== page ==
The U.S. State Department surreptitiously undermined Congressional efforts this past weekend to rescue two abducted children from Saudi Arabia--and two American citizens remain trapped in the desert prison as a result.
House Government Reform Chairman Dan Burton (R-IN) arrived in Saudi Arabia late last week to persuade the Saudi government to release 15 American citizens--most of them children (some of whom are now young adults) abducted by Saudi parents--held against their will by our “ally”. (Instead of the racehorse the Saudi royal family offered the victims of 9/11, the Saudi government ought to free the 15 American citizens held hostage—-one for each of the 15 terrorists they sent us.)
The abduction cases date back to 1986, when the daughters of Patricia Roush, Alia and Aisha, were stolen from their suburban Chicago home by their Saudi national father. In the intervening 16 years, State has done precious little to help ensure the safe return of Roush’s now-adult daughters.
Roush's ordeal has become extremely high-profile, which threatens to upset the "stability" of the U.S.-Saudi relationship--something that does not sit well with top officials at State or their friends the Saudis.
In a move that can only been seen as a direct swipe to take a pound of Roush’s flesh, the Saudis shuttled Alia and Aisha to London--just as the Congressional delegation was arriving in Saudi Arabia--in order to have them sign a “statement” denouncing their own mother and the country of freedom and liberty where they were born.
The most disturbing aspect of this horror show is not that the young women (who are now 20 and 23) were surrounded by Saudis while cooped up in a London hotel that accordingly resembled a mini-Saudi Arabia. No, the truly shocking part is that State played the key role in helping the Saudis achieve their reprehensible goal.
Despite asking for--and being denied--Roush’s permission to take a statement from her daughters, a consular officer with State willingly took the “statement” made by Alia and Aisha on Saturday anyway.
Any benefit of the doubt State might have been able to receive in the whole incident evaporated in its official take on the travesty.
With a straight face, State claims that Alia and Aisha were--no joke--“on vacation.” A quick look at the facts--with which State is already familiar--lays bare this malicious myth.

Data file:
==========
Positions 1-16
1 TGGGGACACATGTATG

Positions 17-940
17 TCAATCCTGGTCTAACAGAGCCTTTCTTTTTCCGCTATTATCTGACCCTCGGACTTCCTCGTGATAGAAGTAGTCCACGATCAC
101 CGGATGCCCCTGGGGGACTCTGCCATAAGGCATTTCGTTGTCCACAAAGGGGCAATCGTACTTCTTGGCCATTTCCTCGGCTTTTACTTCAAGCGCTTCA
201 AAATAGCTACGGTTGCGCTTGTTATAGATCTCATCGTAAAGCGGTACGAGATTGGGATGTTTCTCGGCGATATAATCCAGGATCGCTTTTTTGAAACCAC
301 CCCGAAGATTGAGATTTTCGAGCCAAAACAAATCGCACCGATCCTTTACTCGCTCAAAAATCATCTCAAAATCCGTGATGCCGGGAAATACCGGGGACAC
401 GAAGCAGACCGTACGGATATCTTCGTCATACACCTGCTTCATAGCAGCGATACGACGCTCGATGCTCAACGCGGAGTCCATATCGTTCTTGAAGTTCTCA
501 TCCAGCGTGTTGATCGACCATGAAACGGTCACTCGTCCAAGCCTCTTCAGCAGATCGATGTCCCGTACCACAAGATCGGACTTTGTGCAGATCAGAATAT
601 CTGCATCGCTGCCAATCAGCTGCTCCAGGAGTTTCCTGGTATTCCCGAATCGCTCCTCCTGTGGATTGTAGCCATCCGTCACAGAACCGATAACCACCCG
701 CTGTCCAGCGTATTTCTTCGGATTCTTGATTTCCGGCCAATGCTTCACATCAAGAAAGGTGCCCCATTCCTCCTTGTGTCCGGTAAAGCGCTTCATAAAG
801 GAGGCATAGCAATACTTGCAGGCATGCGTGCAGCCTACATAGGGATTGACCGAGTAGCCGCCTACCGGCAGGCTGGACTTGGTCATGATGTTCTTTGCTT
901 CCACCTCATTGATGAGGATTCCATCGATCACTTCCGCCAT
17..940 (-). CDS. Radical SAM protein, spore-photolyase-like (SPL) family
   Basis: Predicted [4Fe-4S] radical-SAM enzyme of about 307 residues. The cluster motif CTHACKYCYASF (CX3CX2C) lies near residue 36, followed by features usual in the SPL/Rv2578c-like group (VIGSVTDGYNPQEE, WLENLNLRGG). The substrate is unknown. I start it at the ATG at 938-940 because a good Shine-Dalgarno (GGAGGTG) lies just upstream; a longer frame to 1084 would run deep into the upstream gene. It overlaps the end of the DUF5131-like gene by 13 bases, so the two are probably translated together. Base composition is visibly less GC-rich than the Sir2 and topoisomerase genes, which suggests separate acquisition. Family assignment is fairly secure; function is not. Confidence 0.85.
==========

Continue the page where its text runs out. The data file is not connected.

For nearly 17 years, Alia and Aisha had been denied exit visas because of “Saudi law.” State actually expects people to believe the girls magically decide to go “on vacation” on the very same weekend that a Congressional delegation travels to Saudi Arabia to rescue them?
But State wasn’t content with merely spouting the official Saudi line about the girls “requesting” the meeting while “on vacation.” No, State had to do the Saudis’ bidding to try and squash hopes of Roush’s daughters ever escaping the Wahhabist wonderland. State told the press not that Alia and Aisha did not want to
move to the United States, but that they didn’t even want to “travel” here.
Alia and Aisha’s “statement” was made less than a day before Burton was to ask the Saudi Foreign Minister for acceptable conditions under which Roush could meet with her daughters--a move that State had full knowledge of. But the Saudis’ stunt would have been for naught without the stamp of legitimacy placed on it by State.
The whole affair raises a serious question: If the Saudis refuse to be honest partners on something as simple as helping us retrieve kidnapped American citizens, how in the world can we trust them as a partner in the War on Terror? But the fact that the Saudis' duplicity only succeeded because of State's complicity begs the more important question: how can we trust our own State Dept to protect us when it willingly sacrifices the lives of two American citizens at the altar of its unholy alliance with the Saudis?